26 February 2015

How to enable Internet (WAN) access to a Microsoft Windows 2012 R2 Remote Desktop Services farm without using a TS Gateway



This small guide will help you to enable Internet access to a Windows 2012 R2 Remote Desktop Services farm without using a TS Gateway.

Install and configure the Active Directory domain (including TS broker and RDS hosts) in a split-DNS layout. 
You need to allow the FQDN name rdshost1.domain.com to be resolved internally with the local address and publicly with the WAN IP.



On your firewall enable a one-to-one NAT rule for port 3389 from the public address to the RDS host private IP (one dedicated rule each RDS host).

Be sure the DNS name on public DNS and internal DNS match with the NAT rules.

At this point if you try to test your environment connecting to the firewall public IP, you should notice some strange behavior.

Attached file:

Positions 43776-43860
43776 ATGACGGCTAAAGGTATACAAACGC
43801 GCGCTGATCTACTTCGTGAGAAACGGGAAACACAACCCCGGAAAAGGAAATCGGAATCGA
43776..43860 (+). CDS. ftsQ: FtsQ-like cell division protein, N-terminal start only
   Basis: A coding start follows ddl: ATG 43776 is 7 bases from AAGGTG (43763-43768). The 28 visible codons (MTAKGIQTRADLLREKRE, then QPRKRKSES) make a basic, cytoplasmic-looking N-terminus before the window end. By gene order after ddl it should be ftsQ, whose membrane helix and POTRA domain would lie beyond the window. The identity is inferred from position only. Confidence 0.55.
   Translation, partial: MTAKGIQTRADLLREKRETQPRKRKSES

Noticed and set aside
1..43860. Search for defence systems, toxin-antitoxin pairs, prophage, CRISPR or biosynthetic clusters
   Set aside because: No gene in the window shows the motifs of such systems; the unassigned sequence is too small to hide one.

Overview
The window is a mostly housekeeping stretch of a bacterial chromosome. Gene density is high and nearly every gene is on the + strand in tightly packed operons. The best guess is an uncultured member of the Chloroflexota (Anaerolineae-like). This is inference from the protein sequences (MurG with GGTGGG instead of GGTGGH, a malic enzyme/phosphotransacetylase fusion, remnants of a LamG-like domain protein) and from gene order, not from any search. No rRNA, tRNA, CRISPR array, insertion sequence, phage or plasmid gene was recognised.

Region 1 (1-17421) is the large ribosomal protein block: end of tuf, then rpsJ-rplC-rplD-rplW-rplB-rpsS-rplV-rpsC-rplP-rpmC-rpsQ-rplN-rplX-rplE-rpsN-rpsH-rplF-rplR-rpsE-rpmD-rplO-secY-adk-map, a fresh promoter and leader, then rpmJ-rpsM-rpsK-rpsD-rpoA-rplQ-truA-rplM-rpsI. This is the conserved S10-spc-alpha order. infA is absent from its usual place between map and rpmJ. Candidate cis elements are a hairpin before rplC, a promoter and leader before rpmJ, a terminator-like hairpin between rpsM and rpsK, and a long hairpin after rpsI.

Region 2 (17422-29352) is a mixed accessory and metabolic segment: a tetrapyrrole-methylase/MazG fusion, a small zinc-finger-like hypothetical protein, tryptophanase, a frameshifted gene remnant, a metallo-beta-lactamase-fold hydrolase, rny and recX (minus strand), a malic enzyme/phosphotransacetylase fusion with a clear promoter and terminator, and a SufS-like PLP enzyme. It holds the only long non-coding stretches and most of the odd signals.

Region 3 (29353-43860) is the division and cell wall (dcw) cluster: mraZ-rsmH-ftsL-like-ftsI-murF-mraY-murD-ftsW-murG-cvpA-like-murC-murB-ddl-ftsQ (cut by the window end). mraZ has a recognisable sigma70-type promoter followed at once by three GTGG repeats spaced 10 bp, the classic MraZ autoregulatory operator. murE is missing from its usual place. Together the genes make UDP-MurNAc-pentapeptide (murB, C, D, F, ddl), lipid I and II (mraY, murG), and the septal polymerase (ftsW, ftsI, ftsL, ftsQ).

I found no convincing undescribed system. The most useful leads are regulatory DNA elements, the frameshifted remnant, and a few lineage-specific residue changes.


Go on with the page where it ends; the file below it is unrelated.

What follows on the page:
In some conditions your client will try to connect to the farm (broker redirected host) using the LAN IP instead of the WAN IP address of the server.

In order to fix this strange way of working please follow the steps above.



Add a secondary vNIC (if VMware) or secondary IP address on physical NIC to the every RDS host.

To avoid Windows detecting IP address conflicts when starting the networking service, in VMware attach the vNIC on a dedicated vSwitch.







Disable every additional protocol and leave only IPv4 configured with the same IP address as the corresponding WAN




Disable all IPv6 bindings and delete the teredo tunnel interfaces.



To remove the virtual adapters go to Device Manager, View menu, select Show Hidden Devices.

Drill down to network adapters and tight click the object to uninstall.



Create a new GPO with the following settings and link it to the OU containing the RDS Hosts.




Set up the collection as usual installing the RDS host role on each node and the Broker service on a dedicated server.



Now you can test the RDS farm connecting to one of the public addresses (WAN IP)
In order to verify the connection, open some concurrent Remote Desktop Connection session pointing to the hosts FQDN (or load balancer address)
Check your local pc active RDP sessions with the following command: 

netstat -an | find /i "3389"


Each connection should display the public IP address of the firewall as destination address.





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